Birmingham History Day 2009

Saturday 21st November – 10am – 4:50pm

Large Lecture Theatre, Arts Building, Edgbaston Campus, University of Birmingham

10.00am Welcome and Introduction, Malcolm Dick

10.10am Sally Baggott, Matthew Boulton 2009, Past, Present and Future

10.40am Shena Mason, 2009: A Legacy in Print. Matthew Boulton:Selling what all the World Desires’ and A Lost Landscape: Matthew Boulton’s Gardens at Soho

11.10am Refreshments

11.35am Ted Rudge, Winson Green to Brookfields through Time and In and Around Ladywood through Time

11.55am Tony Rees, ‘An Obscure Philanthropist’: Frank Mathews 1871-1948 and the welfare of invalid children

12.25pm Norman Bartlam and the News Team, The History Show DVD

1.00pm Lunch

1.50pm Doreen Hopwood, Sources, databases and websites for Family History at Birmingham Central Library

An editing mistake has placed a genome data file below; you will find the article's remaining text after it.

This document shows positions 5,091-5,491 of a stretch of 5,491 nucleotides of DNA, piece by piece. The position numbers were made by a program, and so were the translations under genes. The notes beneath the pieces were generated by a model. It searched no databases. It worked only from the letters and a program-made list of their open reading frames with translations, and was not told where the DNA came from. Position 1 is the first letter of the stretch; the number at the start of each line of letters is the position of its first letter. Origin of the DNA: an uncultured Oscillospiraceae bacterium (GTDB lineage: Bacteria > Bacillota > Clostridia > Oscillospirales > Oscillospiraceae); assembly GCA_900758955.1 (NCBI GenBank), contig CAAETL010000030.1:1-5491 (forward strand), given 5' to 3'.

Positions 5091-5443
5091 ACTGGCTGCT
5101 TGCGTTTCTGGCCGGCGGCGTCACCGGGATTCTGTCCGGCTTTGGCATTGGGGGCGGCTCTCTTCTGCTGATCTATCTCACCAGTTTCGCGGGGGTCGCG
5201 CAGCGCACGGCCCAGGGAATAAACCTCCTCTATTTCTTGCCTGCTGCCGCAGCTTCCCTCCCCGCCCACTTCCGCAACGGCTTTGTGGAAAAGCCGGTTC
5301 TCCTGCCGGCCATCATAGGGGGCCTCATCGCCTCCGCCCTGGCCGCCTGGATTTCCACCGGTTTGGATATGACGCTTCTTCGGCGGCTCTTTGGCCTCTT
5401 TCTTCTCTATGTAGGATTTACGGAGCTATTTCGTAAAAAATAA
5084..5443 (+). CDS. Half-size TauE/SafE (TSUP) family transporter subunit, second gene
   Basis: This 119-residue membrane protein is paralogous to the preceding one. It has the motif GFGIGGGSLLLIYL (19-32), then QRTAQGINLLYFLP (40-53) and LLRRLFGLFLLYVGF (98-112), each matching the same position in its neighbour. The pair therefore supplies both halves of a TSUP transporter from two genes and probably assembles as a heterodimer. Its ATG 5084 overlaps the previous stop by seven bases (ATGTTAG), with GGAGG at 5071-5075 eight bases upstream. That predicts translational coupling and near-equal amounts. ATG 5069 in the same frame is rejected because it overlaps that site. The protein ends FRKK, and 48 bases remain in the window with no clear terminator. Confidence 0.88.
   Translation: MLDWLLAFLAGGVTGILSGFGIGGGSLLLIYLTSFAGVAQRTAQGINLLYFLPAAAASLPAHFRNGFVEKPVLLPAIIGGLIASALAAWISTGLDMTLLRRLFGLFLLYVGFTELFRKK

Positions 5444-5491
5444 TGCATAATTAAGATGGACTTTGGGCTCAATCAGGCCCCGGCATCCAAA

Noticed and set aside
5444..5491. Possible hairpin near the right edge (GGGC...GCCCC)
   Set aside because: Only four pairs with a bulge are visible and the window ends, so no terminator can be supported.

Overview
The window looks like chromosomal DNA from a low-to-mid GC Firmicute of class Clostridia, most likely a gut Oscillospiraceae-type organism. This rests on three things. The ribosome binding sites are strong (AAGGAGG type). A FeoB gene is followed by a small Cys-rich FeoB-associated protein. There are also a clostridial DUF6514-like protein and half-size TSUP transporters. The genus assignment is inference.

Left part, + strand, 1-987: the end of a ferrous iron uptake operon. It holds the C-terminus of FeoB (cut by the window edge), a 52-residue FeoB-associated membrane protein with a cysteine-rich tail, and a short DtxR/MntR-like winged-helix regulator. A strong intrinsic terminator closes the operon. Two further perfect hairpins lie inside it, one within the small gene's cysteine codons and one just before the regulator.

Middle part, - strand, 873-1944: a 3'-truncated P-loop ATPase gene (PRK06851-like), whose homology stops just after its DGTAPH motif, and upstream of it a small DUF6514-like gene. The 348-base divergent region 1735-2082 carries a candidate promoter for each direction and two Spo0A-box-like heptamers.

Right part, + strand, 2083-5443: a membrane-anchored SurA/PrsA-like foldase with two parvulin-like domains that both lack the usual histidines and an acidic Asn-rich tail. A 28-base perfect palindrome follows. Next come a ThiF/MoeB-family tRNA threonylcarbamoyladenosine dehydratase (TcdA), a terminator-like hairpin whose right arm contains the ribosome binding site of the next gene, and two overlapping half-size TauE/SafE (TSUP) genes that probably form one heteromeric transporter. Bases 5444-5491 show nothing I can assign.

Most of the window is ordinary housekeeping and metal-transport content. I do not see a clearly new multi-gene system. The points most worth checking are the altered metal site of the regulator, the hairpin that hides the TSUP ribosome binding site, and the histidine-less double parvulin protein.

2.10pm Anna Keast, Winterbourne Memories

2.30pm David Callaghan, ‘History Detectives’, Community driven project to uncover the hidden histories of ethnic minorities who migrated to the West Midlands prior to WWII.

2.50pm Steve Beauchampé and Jenny Austin, Moseley Road Baths, Pool of Memories project

3.20pm Refreshments

3.40pm Sian Roberts, New History Projects in Birmingham Central Library

4.10pm Henrietta Lockhart, Birmingham – A City in the Making. Planning the New History Galleries in Birmingham Museum

4.40pm Final Questions

4.50pm Finish